Marking his 75th birthday, composer Michael Stimpson tells a story of survival through the recording release of his work Tales from the 15th Floor on 5 October
The direction of my musical life was dramatically changed in 1977, when, still in my late twenties, I was admitted to Charing Cross hospital in London having contracted a rare virus, Guillain-Barré Syndrome. Within a week I was totally paralysed and spent over four months in the intensive care unit, mostly unconscious but brought to awakening as procedures necessitated.
The prominent memory is the intensity and nature of the hallucinations which resulted from regular injections of morphine to ease the pain. They felt like they lasted for days, and on ending could often repeat exactly. They were vivid, intense, and often extremely frightening. All communication, when I was awoken, was by my blinking at the correct letter in a spoken alphabet, and I was surprised at how little dramas built around me to form some sense of normality. Unfortunately at some point I had come to consciousness to find that I could only see a tiny amount and have remained registered blind since then.
Eventually I came out of intensive care and one day, around five months after the illness began, I found that I could move my shoulder slightly. Guillain-Barré attacks the myelin sheath of the nerves and so as they re-activated gradually, a week or two later I could just lift my hand. Months of physiotherapy, enabled me to proceed via wheelchair and zimmer frame to eventually be able to walk unaided. With very limited employment options I decided to try and learn my instrument again (classical guitar), but I found that nerve damage prevented any hope of high level performance, changing to writing projects before focusing on composition.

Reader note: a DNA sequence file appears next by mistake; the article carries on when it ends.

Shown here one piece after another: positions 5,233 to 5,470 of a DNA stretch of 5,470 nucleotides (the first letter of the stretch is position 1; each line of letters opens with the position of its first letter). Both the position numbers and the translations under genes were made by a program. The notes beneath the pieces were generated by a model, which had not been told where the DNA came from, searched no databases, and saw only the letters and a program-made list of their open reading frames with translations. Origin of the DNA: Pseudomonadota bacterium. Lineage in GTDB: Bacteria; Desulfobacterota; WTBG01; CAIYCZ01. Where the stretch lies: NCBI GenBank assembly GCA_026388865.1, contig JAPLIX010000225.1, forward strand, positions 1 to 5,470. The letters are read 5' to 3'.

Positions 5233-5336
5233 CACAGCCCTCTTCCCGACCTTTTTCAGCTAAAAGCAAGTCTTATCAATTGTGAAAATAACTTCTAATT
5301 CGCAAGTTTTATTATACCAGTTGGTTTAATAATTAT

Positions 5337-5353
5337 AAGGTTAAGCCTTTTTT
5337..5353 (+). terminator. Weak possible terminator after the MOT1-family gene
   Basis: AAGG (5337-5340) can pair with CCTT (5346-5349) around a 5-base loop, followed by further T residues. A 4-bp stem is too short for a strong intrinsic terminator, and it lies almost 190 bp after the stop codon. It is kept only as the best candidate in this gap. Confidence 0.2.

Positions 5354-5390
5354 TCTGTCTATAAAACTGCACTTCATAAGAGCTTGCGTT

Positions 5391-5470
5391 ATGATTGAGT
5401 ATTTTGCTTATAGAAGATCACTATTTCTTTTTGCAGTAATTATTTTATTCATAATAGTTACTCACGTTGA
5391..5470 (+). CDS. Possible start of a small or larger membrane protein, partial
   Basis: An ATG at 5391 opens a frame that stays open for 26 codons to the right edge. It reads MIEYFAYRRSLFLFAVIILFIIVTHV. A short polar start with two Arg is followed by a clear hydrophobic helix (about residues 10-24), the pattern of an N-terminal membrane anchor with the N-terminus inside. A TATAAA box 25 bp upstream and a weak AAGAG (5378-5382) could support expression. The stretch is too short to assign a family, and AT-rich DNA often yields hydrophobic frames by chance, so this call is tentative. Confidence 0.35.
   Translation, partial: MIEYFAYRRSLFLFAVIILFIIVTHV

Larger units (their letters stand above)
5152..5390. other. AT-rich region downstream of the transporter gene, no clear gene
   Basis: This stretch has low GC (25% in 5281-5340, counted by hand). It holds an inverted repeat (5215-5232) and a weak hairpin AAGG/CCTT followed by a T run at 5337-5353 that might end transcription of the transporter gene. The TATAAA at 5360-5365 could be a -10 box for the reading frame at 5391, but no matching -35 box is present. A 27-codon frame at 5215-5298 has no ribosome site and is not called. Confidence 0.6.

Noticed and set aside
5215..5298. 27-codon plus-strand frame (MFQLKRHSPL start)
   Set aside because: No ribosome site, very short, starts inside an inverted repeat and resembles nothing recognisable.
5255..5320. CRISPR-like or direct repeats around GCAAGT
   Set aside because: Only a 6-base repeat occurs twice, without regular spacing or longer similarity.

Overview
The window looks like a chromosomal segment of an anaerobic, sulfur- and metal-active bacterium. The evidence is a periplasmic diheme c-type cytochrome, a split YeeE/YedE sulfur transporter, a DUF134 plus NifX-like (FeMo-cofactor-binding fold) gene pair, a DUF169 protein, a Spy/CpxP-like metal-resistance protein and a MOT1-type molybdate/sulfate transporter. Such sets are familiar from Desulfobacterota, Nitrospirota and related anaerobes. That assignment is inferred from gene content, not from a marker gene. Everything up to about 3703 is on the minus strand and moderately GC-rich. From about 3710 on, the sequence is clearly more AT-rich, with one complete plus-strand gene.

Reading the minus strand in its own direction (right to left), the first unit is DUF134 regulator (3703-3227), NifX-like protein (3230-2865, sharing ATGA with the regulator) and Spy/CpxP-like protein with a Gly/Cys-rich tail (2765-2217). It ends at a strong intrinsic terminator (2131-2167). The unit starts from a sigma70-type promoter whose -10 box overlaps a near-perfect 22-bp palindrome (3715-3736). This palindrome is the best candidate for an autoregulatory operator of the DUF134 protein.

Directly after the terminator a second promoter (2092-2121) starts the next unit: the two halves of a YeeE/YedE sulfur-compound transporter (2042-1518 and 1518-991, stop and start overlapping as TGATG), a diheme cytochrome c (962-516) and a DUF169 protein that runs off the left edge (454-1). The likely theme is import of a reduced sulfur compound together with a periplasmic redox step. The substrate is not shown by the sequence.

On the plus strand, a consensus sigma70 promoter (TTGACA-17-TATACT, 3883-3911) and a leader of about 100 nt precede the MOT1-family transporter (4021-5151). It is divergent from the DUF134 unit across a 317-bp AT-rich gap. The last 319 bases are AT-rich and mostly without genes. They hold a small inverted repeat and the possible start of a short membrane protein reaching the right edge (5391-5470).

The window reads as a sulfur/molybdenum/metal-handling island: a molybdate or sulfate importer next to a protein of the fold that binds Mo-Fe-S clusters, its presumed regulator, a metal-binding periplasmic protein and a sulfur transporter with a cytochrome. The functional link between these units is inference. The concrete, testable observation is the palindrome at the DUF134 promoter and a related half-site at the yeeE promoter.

Occasionally it has been suggested that I should write about my hospital experience, but instead I wrote a piece of music which had the events in ICU as its background. Scored for cello and piano, Tales from the 15th Floor was premiered and toured in Italy in 2006. Now recorded by cellist Karen Stephenson and pianist Sophia Rahman it is set for release in October 2023.
Before writing more directly about the piece I should put it in the context of my composition at the time. Although I was in the process of gradually moving away from using more formal structures towards feeling that a contemporary connection was of equal importance, Tales is a piece with a foot in both camps. The first movement has the bones of sonata form, and the third is set as a rondo, with three episodes and coda, whereas the second movement is absent of structure. But in reality adherence to formal structures is just not me, and as with a first string quartet based on the breakdown of apartheid written a few years before (Robben Island, premiered and recorded by the Allegri Quartet), I was content to give equal status to the inspiration behind the music.
However, I also should be cautious of inventing connections when they weren’t thought of at the time of writing. Undoubtedly the opening of Tales by the cello was intended to be dramatic, referring to a fear of the unknown as, feeling so unwell, I staggered along the Fulham Palace Road holding on to anything from sandwich board to lamppost until I arrived at the hospital. Three days later, on New Year’s Eve night I just about made the window and saw a spectacular view over London, the last thing I saw with normal vision, before my legs gave away and I crashed to the floor. It strikes me now that the first chord of the piano is an echo of that. (listen)